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Astronomical Observatory of the Jagiellonian University


Astronomy Object of the Month: April 2024

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Multi-wavelength diagnostics of the Molecular Cloud, DC 314.8-5.1

An international team of astronomers led by researchers at the Jagiellonian University Astronomical Observatory, study the multi-wavelength characteristics of the interstellar medium, probing the stellar populations within the dark cloud, DC 314.8-5.1. The team utilized data from the Gaia optical, 2MASS near-infrared, and WISE mid-infrared surveys, dedicated imaging with the Spitzer Space Telescope, and X-ray data obtained with the Swift-XRT Telescope (XRT).

Figure 1: DC 314.8--5.1 region as seen at different wavelengths: (top left) Spitzer MIPS 24 micron log-scaled intensity mosaic map; (top right) Spitzer IRAC 5.8 micron log-scaled intensity mosaic map; (bottom left) DSS red linear scaled image (700 nm); (bottom right) Swift UVOT M2 – 2250 Angstrom band log-scaled map. In each panel, the white dashed ellipse denotes the globule with the central position marked by a white``x''. The green ellipses mark UVOT detected sources with HD 130079 marked on the left and TYC 9015-926-1 marked near the northern boundary of the globule. ``C1'' marks the YSO candidate identified by Whittet (2007). ``C2'' and ``C3'' mark the potential YSO candidates identified in this work. The X-ray source detected with Swift-XRT is indicated by ``S'' with a cross.

The physical state of molecular clouds at a given evolutionary stage is strongly dependent on the development of star formation within such systems. Stars form when the dense cores of molecular clouds collapse, with the infall of material resulting in the gravitational potential energy heating the material and increasing its density to the point of gravitational collapse and consequently a star forming. The main effects of stellar formation are the processing of the dust within the cloud, the disruption of the cloud structure, and heating of the cloud material. These processes continue as the system is altered and disrupted by the evolving young star.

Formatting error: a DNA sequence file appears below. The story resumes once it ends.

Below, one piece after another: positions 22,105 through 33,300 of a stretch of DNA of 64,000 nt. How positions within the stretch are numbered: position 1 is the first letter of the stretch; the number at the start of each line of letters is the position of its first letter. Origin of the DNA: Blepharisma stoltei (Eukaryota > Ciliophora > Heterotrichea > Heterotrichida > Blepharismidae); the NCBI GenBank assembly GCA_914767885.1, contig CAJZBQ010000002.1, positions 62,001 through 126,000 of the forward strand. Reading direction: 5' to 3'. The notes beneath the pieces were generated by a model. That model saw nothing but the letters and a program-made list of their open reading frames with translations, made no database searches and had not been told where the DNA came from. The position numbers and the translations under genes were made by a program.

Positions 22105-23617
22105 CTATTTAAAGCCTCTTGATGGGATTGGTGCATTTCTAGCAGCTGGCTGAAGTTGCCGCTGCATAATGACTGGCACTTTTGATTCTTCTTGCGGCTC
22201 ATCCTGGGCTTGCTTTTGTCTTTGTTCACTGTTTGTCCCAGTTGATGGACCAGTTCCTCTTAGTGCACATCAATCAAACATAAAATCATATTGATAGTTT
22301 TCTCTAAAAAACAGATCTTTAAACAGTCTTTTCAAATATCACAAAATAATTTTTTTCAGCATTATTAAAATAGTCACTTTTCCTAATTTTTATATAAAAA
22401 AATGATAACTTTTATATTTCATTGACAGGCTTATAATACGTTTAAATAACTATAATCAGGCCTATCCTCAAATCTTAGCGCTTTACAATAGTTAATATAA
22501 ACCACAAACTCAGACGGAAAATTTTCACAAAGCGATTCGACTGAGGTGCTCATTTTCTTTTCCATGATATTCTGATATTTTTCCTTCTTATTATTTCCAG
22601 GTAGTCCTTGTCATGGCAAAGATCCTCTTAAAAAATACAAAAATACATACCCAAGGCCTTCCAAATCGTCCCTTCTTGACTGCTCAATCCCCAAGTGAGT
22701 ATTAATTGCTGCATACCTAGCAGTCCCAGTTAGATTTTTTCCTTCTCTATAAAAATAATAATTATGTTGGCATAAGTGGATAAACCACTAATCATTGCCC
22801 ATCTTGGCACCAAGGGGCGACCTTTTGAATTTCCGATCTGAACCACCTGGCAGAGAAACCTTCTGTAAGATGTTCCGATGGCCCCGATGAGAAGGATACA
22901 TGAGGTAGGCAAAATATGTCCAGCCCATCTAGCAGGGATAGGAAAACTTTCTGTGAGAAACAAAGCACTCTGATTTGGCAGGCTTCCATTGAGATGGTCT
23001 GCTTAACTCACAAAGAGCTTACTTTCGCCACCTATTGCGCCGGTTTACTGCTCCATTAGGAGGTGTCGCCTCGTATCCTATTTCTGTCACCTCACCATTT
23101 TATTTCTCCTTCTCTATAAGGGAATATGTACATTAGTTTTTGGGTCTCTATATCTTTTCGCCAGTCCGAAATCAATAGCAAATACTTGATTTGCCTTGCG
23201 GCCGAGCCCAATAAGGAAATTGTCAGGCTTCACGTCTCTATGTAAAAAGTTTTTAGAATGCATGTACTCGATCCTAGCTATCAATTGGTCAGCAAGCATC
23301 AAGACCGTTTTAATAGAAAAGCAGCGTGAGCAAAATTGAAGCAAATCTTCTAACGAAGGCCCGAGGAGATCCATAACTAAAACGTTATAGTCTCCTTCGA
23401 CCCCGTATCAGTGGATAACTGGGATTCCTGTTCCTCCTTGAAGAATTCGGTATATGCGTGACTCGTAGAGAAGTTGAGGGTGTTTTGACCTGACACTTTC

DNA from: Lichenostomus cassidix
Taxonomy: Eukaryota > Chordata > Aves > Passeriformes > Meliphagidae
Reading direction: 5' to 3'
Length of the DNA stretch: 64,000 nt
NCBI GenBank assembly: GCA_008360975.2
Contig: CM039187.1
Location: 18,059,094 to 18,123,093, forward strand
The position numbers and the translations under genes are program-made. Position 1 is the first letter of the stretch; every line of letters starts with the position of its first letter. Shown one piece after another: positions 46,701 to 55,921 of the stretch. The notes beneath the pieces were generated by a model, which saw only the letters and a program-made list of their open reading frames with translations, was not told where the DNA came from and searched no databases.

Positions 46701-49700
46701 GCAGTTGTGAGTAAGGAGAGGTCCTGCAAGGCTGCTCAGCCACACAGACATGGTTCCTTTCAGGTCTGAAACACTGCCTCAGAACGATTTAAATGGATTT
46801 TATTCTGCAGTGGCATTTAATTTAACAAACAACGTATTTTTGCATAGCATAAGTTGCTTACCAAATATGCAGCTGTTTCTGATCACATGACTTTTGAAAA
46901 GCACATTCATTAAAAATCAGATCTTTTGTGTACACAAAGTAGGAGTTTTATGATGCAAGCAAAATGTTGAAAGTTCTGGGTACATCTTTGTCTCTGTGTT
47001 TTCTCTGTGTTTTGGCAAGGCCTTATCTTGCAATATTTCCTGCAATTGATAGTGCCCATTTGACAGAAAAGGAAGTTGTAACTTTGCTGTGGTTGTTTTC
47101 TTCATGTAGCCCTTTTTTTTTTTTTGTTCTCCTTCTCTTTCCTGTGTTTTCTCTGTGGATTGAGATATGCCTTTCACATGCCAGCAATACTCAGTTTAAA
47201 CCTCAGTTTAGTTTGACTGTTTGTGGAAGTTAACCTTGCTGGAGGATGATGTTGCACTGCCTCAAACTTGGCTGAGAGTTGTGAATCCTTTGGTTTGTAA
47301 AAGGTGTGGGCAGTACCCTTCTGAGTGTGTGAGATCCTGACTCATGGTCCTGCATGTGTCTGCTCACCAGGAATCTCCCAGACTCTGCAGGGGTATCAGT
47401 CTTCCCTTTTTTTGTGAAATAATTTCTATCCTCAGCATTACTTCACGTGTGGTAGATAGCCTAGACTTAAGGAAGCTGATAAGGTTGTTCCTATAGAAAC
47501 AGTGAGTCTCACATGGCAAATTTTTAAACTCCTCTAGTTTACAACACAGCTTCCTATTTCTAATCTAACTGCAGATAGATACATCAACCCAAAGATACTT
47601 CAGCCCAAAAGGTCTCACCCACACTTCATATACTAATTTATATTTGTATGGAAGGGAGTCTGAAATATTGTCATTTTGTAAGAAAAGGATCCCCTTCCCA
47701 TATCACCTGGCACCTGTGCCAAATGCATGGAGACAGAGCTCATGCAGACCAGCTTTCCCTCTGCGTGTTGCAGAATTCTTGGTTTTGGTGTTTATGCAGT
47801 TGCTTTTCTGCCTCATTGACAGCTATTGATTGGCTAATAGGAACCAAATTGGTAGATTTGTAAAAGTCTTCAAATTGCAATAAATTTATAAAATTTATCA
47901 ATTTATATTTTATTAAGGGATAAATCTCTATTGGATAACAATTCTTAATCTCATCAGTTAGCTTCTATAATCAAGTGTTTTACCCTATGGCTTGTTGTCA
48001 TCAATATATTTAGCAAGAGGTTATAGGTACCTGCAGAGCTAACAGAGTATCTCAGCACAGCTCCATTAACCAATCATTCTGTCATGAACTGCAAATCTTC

It follows that there in studying clouds prior to the onset of star formation, to study the conditions there. Through the use of multi-wavelength observations, we can probe the conditions in such clouds, as seen in Figure 1. Using observations in optical bands (bottom-left panel) shows the absorption of stellar light by the dust, in infrared we can begin to see the stars hidden behind the cloud (top-right), and even see the emission of the dust itself (top-left), additionally we can see nearby objects using UV observations (bottom-left).

Each wavelength can show different aspects of the system with mid to far infrared observations showing dust emission with cooler dust becoming more prevalent with millimeter observations. Using broadband observations one can inspect the temperature profile of a molecular cloud as seen in Figure 2.
Figure 2: (top) SED of the DC 314.8-5.1 system, based on observations with Planck (filled black circles), IRAS (red crosses), and WISE (open red circles). Dark red solid and dashed curves represent modified blackbody models for the emission of cold (14 K) and warm (160 K) gas within or on the surface of the cloud, respectively; black solid curve denotes the superposition of the two. (bottom) SED of HD 130079 from ground-based telescopes and Gaia survey (small blue stars), WISE (open red circles) and finally with the Swift UVOT (big blue star). Dark blue dot-dashed curve corresponds to the intrinsic emission of the field star HD 130079, modeled as a blackbody with the temperature 10,500 K and the total luminosity of ; dark blue solid curve illustrates this intrinsic emission subjected to the interstellar reddening.
In this research we further discuss the multi-wavelength properties of the dark globule, DC 314.8-5.1, through dedicated observations with the Spitzer Space Telescope and the Swift-XRT and UVOT instruments, supplemented by the archival Planck, IRAS, WISE, 2MASS, and Gaia data. We identified it as an ideal candidate for deeper observations, particularly in high-energy X-ray and gamma-ray.

Original publication: E. Kosmaczewski, Ł. Stawarz et al. “Multiwavelength Study of Dark Globule DC 314.8-5.1: Point Source Identification and Diffuse Emission Characterization”. In: ApJ 959.1 (Dec. 2023), p. 37, DOI 10.3847/1538-4357/ad077a. arXiv: 2209.02372 [astro-ph.GA].

The findings described are part of a study conducted in the Department of High Energy Astrophysics of the Jagiellonian University Astronomical Observatory in Kraków.


Łukasz Stawarz
Astronomical Observatory
Jagiellonian University
L.Stawarz [@] uj.edu.pl